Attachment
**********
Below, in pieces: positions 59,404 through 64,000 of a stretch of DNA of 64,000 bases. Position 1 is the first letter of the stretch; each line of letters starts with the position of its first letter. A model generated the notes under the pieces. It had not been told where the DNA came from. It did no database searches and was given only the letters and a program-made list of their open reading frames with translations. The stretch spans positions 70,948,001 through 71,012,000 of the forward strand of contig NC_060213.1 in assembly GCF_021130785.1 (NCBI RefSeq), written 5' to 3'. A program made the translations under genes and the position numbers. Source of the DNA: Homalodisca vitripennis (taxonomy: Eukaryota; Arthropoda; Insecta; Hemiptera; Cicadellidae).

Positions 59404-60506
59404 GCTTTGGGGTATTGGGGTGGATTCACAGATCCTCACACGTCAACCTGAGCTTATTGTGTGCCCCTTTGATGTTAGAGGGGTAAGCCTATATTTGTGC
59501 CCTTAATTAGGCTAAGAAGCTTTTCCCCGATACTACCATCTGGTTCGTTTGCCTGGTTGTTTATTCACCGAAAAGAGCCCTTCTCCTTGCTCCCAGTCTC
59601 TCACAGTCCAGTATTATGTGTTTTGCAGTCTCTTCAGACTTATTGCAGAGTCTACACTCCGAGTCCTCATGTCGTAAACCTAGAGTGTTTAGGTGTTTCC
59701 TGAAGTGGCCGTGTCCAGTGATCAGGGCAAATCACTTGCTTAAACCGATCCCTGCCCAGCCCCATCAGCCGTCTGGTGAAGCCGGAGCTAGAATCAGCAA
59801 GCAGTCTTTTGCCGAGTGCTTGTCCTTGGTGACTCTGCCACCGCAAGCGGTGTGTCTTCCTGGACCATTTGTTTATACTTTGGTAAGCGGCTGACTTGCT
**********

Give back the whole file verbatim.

Below, in pieces: positions 59,404 through 64,000 of a stretch of DNA of 64,000 bases. Position 1 is the first letter of the stretch; each line of letters starts with the position of its first letter. A model generated the notes under the pieces. It had not been told where the DNA came from. It did no database searches and was given only the letters and a program-made list of their open reading frames with translations. The stretch spans positions 70,948,001 through 71,012,000 of the forward strand of contig NC_060213.1 in assembly GCF_021130785.1 (NCBI RefSeq), written 5' to 3'. A program made the translations under genes and the position numbers. Source of the DNA: Homalodisca vitripennis (taxonomy: Eukaryota; Arthropoda; Insecta; Hemiptera; Cicadellidae).

Positions 59404-60506
59404 GCTTTGGGGTATTGGGGTGGATTCACAGATCCTCACACGTCAACCTGAGCTTATTGTGTGCCCCTTTGATGTTAGAGGGGTAAGCCTATATTTGTGC
59501 CCTTAATTAGGCTAAGAAGCTTTTCCCCGATACTACCATCTGGTTCGTTTGCCTGGTTGTTTATTCACCGAAAAGAGCCCTTCTCCTTGCTCCCAGTCTC
59601 TCACAGTCCAGTATTATGTGTTTTGCAGTCTCTTCAGACTTATTGCAGAGTCTACACTCCGAGTCCTCATGTCGTAAACCTAGAGTGTTTAGGTGTTTCC
59701 TGAAGTGGCCGTGTCCAGTGATCAGGGCAAATCACTTGCTTAAACCGATCCCTGCCCAGCCCCATCAGCCGTCTGGTGAAGCCGGAGCTAGAATCAGCAA
59801 GCAGTCTTTTGCCGAGTGCTTGTCCTTGGTGACTCTGCCACCGCAAGCGGTGTGTCTTCCTGGACCATTTGTTTATACTTTGGTAAGCGGCTGACTTGCT